President George Manneh Weah last Thursday ordered the General Auditing Commission (GAC) to conduct an investigative audit into how US$25 Million earmarked by the government to mop-up excess Liberian dollars in the economy was expended.
The money was withdrawn in 2018 from the country’s reserve with the United States Fed for this particular purpose. But the procedure employed by a Technical Economic Management Team or TEMT, chaired by the Minister of Finance and Development Planning Samuel Tweah and co-chaired by Executive Governor of the Central Bank of Liberia Nathanie R. Patray, has received public criticism and mounting suspicions whether the pronounced objective was achieved.
Last week four collaborating opposition political parties here called for the arrest of the two TEMT leaders to account for the money similarly as several officials of the Central Bank of Liberia, including former Executive Governor Milton Weeks and Acting Governor Charles Sirleaf, son of ex-President Ellen Johnson Sirleaf and others are in court to account for printing excess Liberian banknotes, totaling over LRD2 million.
But both Minister Tweah and Executive Governor Patray argue that they did not wrong, detailing in a press statement last week that US$17.0 million used in the exercise is fully accounted for, while the remaining US$8.0 million is with the CBL.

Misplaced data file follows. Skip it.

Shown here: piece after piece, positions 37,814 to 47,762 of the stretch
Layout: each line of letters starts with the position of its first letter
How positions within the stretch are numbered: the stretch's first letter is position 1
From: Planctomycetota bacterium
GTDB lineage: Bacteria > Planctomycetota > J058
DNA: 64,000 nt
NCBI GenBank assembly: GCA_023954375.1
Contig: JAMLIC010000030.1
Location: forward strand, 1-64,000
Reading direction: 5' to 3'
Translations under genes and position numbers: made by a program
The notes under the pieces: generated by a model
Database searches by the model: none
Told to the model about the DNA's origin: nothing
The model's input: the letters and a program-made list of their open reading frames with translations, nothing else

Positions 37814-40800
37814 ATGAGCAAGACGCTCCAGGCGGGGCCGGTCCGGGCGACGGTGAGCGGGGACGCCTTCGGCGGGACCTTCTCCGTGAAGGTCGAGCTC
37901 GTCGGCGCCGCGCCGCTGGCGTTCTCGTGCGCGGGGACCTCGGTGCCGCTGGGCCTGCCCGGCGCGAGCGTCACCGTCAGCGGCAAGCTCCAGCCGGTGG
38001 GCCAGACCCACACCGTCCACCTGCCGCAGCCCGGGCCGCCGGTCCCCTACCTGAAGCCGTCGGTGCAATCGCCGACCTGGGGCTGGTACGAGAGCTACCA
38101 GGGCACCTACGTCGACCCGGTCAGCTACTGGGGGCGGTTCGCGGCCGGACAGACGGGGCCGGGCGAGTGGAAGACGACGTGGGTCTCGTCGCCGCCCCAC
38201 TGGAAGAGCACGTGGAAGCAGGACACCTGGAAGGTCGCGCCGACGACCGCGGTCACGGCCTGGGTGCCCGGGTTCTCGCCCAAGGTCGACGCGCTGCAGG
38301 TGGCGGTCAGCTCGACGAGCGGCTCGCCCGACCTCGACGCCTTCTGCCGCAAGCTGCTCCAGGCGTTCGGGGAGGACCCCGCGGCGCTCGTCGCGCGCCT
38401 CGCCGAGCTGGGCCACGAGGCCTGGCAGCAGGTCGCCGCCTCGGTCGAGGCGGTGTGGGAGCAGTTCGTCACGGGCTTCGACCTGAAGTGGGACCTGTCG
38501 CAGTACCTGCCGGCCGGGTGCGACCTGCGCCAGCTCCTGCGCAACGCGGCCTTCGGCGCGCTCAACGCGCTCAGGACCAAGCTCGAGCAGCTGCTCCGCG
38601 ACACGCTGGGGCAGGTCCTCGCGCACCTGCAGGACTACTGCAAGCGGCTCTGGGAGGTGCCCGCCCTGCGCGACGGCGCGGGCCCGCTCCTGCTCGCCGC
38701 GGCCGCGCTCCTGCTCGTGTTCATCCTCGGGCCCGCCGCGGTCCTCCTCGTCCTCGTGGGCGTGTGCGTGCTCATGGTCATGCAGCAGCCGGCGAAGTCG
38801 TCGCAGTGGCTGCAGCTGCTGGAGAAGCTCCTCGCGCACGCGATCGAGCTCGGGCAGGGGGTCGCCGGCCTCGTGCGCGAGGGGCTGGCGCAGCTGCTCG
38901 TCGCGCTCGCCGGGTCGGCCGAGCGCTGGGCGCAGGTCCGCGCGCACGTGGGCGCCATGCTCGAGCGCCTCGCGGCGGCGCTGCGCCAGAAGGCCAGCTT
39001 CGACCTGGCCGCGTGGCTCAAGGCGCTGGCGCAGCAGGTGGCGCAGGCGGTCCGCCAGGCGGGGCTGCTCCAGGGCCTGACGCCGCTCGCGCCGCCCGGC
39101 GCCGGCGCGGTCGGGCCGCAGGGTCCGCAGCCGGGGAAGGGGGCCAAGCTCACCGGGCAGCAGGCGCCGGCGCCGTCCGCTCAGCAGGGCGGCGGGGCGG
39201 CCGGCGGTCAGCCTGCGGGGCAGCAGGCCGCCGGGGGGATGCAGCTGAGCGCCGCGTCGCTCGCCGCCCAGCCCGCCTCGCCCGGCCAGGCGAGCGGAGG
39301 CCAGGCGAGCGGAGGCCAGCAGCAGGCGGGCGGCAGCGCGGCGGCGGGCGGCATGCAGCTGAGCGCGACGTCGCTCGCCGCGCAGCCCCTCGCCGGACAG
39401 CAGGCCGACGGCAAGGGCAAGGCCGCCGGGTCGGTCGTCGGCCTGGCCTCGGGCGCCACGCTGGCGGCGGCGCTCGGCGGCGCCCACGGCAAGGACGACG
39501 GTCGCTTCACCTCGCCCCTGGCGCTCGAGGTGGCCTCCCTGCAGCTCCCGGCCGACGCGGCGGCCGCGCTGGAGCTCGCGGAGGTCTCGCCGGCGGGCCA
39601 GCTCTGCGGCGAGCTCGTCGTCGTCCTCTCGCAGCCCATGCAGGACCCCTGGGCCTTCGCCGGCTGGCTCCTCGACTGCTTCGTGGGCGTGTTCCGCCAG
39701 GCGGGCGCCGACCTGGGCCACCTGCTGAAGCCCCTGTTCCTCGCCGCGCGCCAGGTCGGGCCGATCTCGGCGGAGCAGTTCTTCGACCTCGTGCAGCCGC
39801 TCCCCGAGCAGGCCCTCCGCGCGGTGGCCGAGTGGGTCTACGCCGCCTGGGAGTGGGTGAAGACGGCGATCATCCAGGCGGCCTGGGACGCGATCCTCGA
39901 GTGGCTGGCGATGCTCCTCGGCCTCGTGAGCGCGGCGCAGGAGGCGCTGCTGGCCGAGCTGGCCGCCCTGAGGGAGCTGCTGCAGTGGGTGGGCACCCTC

Amid the public suspicion, President Weah believes the right thing to do is to conduct an investigative audit to establish the veracity of the transaction involving the US$25 million.
We believe the President took a wise decision in this matter, aimed at establishing the truth. In the coming two weeks, the General Auditing Commission will go through the files to authenticate whether the US$17.0 million was actually used to mop-up excess banknotes in the economy and the balance US$8.0 is with the CBL as claimed.
It is therefore important that both Minister Tweah and Executive Governor Patray avail themselves and cooperate with auditors from the GAC in a spirit of transparency and accountability.
If both officials would put away pride and demonstrate a cooperative poster in getting to the bottom of this matter, they will not only redeem their own integrity, but the entire government, particularly the President, who reposed the confidence in them to serve the Liberian people.
A mark of a good leadership is willingness to listen to the people. President Weah has demonstrated that he listens to the concerns of Liberians by this singular act of calling the two officials to transparency and accountability.
The CDC-led government, including the country generally is facing an integrity test. How we proceed in these challenging times will go a long way in building a positive image not only for this current generation, but generations to come.